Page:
If you live in the UK, all of these round structures will require planning permission; again that is if you inform the authorities. Due to their fairly mobile nature, many people just erect them and hope for the best, safe in the knowledge that they are easily moved if they get caught. In other countries such as Greece, which I spoke about earlier, many of these temporary structures do not require any permission, and given their climate and land prices, it can be a tempting place to go for anyone who wants to live outside of the absurd story of money and credit and debt without having to attempt to navigate the minefield of bureaucracy that exists in the UK.

The ideal home is one which makes the most of the best elements of all the above designs. As long as you have a sound understanding of the materials you are working with, and the landscape and climatic conditions you are working within, you can do a pick-and-mix with all the materials and designs above. A large part of your decision may simply come down to what materials grow locally to you and what you already have at hand.

For more information on building on non-development land see 'How To Get Planning Permission on Non-Development Land'
The Moneyless Manifesto by Mark Boyle is available at the special price of £11.20 (click here for e-book edition) from www.green-shopping.co.uk or call us on 01730 823 311.
Photo creditshttp://strawworks.co.uk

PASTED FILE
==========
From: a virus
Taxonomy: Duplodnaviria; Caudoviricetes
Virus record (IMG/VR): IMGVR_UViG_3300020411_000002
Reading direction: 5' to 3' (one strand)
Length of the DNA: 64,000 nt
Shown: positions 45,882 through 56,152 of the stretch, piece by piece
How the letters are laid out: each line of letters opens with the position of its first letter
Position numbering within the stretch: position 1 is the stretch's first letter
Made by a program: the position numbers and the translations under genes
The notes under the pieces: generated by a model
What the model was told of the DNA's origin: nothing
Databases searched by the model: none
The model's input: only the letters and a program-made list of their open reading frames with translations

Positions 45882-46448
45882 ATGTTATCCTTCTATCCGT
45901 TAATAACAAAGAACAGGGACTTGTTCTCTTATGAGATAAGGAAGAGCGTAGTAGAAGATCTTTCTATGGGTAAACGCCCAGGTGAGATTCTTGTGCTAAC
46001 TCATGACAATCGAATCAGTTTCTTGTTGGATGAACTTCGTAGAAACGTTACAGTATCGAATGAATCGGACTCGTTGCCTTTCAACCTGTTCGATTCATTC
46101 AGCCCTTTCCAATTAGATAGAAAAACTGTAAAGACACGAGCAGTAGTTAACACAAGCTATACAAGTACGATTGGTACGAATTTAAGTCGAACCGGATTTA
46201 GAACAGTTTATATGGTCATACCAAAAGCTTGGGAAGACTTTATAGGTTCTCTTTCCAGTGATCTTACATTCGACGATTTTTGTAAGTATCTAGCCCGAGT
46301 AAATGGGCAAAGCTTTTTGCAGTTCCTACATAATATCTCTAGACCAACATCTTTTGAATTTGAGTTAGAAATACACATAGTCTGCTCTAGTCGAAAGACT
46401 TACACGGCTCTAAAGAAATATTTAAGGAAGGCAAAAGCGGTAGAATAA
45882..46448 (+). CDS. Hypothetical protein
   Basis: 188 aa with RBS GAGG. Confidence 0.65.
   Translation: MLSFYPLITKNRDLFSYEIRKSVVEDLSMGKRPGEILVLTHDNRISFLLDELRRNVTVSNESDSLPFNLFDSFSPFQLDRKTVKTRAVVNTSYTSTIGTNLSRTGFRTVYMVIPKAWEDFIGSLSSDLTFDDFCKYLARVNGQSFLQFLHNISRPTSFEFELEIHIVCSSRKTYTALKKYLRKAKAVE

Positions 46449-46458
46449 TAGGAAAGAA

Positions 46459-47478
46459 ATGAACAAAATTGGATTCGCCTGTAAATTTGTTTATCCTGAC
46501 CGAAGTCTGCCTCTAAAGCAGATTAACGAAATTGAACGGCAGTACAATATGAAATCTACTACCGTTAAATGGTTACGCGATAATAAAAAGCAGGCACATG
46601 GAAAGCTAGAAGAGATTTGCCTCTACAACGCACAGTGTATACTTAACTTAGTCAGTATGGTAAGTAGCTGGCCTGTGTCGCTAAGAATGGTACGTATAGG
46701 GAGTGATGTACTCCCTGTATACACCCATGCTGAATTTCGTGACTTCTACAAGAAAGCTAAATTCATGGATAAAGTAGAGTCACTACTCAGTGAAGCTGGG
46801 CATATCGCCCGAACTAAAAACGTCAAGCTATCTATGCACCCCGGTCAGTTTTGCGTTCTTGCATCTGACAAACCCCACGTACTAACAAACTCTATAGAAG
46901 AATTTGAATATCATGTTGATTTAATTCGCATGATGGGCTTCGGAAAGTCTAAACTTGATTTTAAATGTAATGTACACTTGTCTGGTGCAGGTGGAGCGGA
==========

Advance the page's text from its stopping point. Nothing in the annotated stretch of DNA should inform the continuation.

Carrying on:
Further Reading:

Debunking the Dishwasher Myth


By PAUL WHEATON
Originally published at permies.com

I had a painfully awkward week. In one week, five different people told me “the fact” that dishwashers use less water than washing dishes by hand. I wanted to say that I think I use less water than a dishwasher, but in all five cases I was immediately hushed and reminded that this is “a fact” therefore not open to any discussion.

After the fifth time, something fun popped into my head... So I made this video. I just had to. I needed to express my position. I needed to prove my point! Proof dammit! So I set up my camera and proceeded to wash a load of dishes by hand. And when the dishes were clean, I used the dishwasher as a sort of drying rack. And PRESTO! I crushed a lame, so-called “fact”.

The common misconception, that washing dishes with a dishwasher (versus by hand) saves on water usage, is an excellent example, in my mind, of how some of the greenest people succumb to the greenwashing of Madison Avenue.

The doing-it-by-hand technique that beats the most eco dishwasher under any circumstances is pretty simple: use a dishpan and run just a tiny amount of water (quarter cup) to wash the first thing. Then use a tiny amount of water to rinse that one thing, with the rinse water running into the dishpan. As you are on to the fifth thing, you have a bit more soapy water in the bottom of the pan. So you can start washing bigger things.